It’s an exciting week for cinema in both Greenwich and Lewisham. In the former borough, a new six-screen Vue cinema opens on the high street on Thursday 25, writes Holly O’Mahony…

While in Lewisham, the eighth annual New Cross and Deptford Free Film Festival kicks off on Friday 26 and runs until Sunday May 5. The festival sees multi-purpose venues across both neighbourhoods transformed into pop-up cinemas in which free film screenings are hosted.

The Free Film Festival is one of several of its kind, most of which are held in neighbourhoods across south London. The festivals – the first of which took place in Peckham and Nunhead in 2010 – are run by a community of volunteers who are passionate about bringing people together to enjoy films they might not have seen elsewhere. Each festival is run by its own group of volunteers, but equipment, such as projectors, are shared between the festivals.

Among the 35 films being shown at the New Cross and Deptford Free Film Festival this year is Spike Lee’s 2018 film BlacKkKlansman (April 26 at Brick Brewery, 7:30pm). The biographical comedy-drama, set in 70s America, tells the true story of Ron Stallworth (John David Washington), an African American police officer from Colorado Springs and the first black cop in his precinct, who successfully manages to infiltrate the local Ku Klux Klan branch with the help of his Jewish cop partner (Adam Driver). Also showing in the first week of the festival is Pixar Animation Studio’s 2015 movie Inside Out (April 27 at Bear Church, 2pm). Set in the mind of a young girl named Riley (Kaitlyn Dias), the film follows her personified emotions as they try to make sense of her rapidly changing environment.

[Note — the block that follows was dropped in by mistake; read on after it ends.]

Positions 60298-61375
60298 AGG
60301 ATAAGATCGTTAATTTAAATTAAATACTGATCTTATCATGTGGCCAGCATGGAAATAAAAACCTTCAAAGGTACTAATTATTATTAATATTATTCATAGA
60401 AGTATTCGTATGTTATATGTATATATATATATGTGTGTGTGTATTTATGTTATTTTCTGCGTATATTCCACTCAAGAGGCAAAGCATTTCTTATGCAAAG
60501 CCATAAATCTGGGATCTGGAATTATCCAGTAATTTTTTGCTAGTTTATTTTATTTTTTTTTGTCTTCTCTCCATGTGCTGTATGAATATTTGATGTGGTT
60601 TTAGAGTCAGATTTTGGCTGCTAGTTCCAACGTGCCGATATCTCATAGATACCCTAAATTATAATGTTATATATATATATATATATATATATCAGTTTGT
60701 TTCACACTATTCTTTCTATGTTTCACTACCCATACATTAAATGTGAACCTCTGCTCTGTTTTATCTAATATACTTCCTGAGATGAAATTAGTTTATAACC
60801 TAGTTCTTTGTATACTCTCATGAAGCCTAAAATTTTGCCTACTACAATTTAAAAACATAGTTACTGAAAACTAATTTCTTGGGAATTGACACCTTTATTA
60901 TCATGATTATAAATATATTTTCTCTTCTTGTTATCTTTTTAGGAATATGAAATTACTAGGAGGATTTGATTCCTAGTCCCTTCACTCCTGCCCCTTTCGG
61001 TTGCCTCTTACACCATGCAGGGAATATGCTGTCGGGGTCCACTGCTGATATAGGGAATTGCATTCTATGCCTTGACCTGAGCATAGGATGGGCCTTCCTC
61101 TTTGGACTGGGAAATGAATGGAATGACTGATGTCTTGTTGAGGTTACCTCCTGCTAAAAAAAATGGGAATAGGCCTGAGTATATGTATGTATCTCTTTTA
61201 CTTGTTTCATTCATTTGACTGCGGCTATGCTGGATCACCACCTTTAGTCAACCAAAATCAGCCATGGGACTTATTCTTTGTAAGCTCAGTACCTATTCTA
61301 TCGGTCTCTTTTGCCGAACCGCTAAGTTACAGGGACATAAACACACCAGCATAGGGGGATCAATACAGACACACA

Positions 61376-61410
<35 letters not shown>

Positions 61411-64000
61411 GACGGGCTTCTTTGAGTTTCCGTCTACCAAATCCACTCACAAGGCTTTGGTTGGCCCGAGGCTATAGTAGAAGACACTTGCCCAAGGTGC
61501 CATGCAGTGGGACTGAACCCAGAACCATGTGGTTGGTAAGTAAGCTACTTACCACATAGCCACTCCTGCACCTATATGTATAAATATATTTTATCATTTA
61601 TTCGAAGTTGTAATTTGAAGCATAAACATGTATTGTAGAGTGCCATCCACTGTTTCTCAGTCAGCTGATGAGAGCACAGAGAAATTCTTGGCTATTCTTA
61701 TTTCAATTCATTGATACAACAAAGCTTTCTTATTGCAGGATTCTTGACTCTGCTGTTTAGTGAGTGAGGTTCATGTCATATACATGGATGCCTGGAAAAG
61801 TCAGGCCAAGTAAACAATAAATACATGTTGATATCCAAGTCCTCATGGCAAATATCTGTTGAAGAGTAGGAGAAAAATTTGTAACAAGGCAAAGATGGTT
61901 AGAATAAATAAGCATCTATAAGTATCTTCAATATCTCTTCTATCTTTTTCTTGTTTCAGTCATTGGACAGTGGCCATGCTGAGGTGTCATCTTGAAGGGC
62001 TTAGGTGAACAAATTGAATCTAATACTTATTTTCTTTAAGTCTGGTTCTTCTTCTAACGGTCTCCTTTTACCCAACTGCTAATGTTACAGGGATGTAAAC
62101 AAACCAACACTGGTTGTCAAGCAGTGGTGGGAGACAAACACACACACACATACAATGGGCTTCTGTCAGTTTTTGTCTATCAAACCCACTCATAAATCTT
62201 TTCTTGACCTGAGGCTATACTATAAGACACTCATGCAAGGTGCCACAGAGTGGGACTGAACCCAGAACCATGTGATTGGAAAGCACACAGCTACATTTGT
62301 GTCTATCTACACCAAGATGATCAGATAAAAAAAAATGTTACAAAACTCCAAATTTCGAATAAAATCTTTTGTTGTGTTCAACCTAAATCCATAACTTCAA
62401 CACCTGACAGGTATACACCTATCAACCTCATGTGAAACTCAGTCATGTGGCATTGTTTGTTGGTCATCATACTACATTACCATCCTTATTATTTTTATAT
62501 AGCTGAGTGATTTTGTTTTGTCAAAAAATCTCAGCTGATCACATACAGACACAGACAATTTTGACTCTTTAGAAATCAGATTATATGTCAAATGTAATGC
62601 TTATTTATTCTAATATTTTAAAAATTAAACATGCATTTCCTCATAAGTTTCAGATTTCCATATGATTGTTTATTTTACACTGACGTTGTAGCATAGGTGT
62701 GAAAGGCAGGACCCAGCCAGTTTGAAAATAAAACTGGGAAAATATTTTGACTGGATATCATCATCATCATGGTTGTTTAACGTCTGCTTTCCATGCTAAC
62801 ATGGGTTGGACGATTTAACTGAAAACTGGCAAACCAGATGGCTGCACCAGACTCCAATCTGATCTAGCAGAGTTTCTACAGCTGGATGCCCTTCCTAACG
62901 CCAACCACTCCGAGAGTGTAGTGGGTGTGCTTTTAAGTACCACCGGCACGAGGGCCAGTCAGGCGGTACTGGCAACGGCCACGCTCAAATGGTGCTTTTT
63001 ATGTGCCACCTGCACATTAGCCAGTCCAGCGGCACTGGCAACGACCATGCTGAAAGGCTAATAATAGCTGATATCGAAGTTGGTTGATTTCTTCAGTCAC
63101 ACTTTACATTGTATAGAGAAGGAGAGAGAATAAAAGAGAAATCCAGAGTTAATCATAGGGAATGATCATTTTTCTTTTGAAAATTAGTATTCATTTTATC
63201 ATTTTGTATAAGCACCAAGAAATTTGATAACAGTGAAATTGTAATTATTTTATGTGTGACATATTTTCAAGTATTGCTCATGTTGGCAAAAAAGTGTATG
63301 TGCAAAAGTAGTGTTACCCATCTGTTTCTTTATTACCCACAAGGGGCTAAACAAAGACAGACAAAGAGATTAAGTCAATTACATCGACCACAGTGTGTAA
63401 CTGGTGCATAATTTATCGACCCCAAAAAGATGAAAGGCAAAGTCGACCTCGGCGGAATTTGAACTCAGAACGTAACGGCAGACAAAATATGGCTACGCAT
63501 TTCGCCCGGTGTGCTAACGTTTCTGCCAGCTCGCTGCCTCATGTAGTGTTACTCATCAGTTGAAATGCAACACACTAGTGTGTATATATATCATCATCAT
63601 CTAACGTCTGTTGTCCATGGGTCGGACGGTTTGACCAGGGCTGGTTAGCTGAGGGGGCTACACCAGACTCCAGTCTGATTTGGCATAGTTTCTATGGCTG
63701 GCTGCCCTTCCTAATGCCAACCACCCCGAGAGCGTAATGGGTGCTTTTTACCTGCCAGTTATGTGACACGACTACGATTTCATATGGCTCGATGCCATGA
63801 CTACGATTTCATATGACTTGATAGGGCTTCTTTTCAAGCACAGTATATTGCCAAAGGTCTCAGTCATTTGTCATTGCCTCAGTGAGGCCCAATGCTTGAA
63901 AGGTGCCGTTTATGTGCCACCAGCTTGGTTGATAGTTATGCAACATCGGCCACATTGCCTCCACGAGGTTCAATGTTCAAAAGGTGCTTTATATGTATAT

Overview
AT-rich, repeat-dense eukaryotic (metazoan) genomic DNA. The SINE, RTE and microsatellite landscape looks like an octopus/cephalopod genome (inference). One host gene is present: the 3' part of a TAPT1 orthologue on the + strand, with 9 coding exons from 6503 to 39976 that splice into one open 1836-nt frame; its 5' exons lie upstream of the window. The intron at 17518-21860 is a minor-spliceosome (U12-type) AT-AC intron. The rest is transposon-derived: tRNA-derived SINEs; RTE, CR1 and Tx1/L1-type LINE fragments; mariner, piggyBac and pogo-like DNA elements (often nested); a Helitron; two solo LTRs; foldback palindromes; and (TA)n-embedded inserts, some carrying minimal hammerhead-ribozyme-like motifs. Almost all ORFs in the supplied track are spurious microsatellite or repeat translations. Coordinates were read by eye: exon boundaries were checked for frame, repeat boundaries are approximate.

Another animated film showing at the festival is Nora Twomey’s critically-acclaimed 2017 film The Breadwinner (April 29 at Deptford Lounge, 7pm). Set in 2001, the story follows Parvana, an 11-year-old girl who lives under Taliban rule in Afghanistan and must dress like a boy, and work, to support her family. The film was nominated for Best Animated Feature at the 90th Academy Awards and has an impressive 95 per cent rating on Rotten Tomatoes.

The second week of the festival continues with recent successes including Greta Gerwig’s 2018 film Ladybird (May 1 at Deptford Lounge, 7pm); firm favourites such as Sean Penn’s 2007 movie Into the Wild (April 30 at Sanford Housing Co-op, 7:30pm); and classics including Ridley Scott 1991 revenge flick Thelma and Louise (May 3 at Deptford Lounge, 3pm).

In Eltham, meanwhile, a new six-screen Vue cinema and Nando’s restaurant opens on Eltham High Street on Thursday 25. The launch, organised by the council, is being attended by local school children, who are dressing up as their favourite film characters.

“The plans for the cinema were given the go-ahead in September 2015, when we purchased the site from Poundland,” says David Hall, Assistant Communications and Social Media Officer for the Royal Borough of Greenwich. “We then signed the contract with Vue in August 2016 and the main works started in February 2018,” he says.

Eltham High Street recently underwent a major £6.6m improvement scheme, primarily funded by Transport for London, in a bid to renovate the public spaces and boost the long term vitality of the high street.

“The completion of the cinema is a central part of our ambitious regeneration of Eltham High Street, making it an entertainment destination for local people and increasing the number of visitors to the area,” David explains. “This, in turn, will help reinvigorate other businesses in the area.”

New Cross and Deptford Free Film Festival runs from April 26 – May 5 in various locations. Visit for more information. Vue Cinema Eltham, 174 Eltham High Street, Eltham, London SE9 1BJ opens April 25.